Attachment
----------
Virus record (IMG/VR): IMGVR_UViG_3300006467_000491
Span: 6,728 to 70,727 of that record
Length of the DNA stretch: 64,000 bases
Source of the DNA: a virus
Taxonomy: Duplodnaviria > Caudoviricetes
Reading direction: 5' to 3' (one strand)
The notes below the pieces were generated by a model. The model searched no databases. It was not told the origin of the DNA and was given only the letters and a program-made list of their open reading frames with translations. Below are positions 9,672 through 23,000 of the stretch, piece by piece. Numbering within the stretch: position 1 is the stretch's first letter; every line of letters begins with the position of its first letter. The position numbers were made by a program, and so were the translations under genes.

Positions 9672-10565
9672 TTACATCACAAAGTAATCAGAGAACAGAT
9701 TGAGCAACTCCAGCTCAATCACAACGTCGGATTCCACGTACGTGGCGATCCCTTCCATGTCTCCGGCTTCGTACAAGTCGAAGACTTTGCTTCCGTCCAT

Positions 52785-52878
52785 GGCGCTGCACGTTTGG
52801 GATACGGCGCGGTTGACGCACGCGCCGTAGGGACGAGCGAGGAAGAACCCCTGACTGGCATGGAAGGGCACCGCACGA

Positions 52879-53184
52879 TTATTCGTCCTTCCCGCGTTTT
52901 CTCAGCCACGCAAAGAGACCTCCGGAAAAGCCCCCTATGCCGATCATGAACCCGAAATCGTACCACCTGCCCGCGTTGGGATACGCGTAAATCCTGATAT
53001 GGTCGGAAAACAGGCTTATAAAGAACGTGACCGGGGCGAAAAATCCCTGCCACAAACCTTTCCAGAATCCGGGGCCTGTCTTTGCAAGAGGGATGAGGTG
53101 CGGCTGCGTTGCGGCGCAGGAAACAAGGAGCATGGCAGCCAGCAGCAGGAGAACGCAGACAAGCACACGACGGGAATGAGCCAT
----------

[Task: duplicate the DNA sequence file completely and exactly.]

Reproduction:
Virus record (IMG/VR): IMGVR_UViG_3300006467_000491
Span: 6,728 to 70,727 of that record
Length of the DNA stretch: 64,000 bases
Source of the DNA: a virus
Taxonomy: Duplodnaviria > Caudoviricetes
Reading direction: 5' to 3' (one strand)
The notes below the pieces were generated by a model. The model searched no databases. It was not told the origin of the DNA and was given only the letters and a program-made list of their open reading frames with translations. Below are positions 9,672 through 23,000 of the stretch, piece by piece. Numbering within the stretch: position 1 is the stretch's first letter; every line of letters begins with the position of its first letter. The position numbers were made by a program, and so were the translations under genes.

Positions 9672-10565
9672 TTACATCACAAAGTAATCAGAGAACAGAT
9701 TGAGCAACTCCAGCTCAATCACAACGTCGGATTCCACGTACGTGGCGATCCCTTCCATGTCTCCGGCTTCGTACAAGTCGAAGACTTTGCTTCCGTCCAT

Positions 52785-52878
52785 GGCGCTGCACGTTTGG
52801 GATACGGCGCGGTTGACGCACGCGCCGTAGGGACGAGCGAGGAAGAACCCCTGACTGGCATGGAAGGGCACCGCACGA

Positions 52879-53184
52879 TTATTCGTCCTTCCCGCGTTTT
52901 CTCAGCCACGCAAAGAGACCTCCGGAAAAGCCCCCTATGCCGATCATGAACCCGAAATCGTACCACCTGCCCGCGTTGGGATACGCGTAAATCCTGATAT
53001 GGTCGGAAAACAGGCTTATAAAGAACGTGACCGGGGCGAAAAATCCCTGCCACAAACCTTTCCAGAATCCGGGGCCTGTCTTTGCAAGAGGGATGAGGTG
53101 CGGCTGCGTTGCGGCGCAGGAAACAAGGAGCATGGCAGCCAGCAGCAGGAGAACGCAGACAAGCACACGACGGGAATGAGCCAT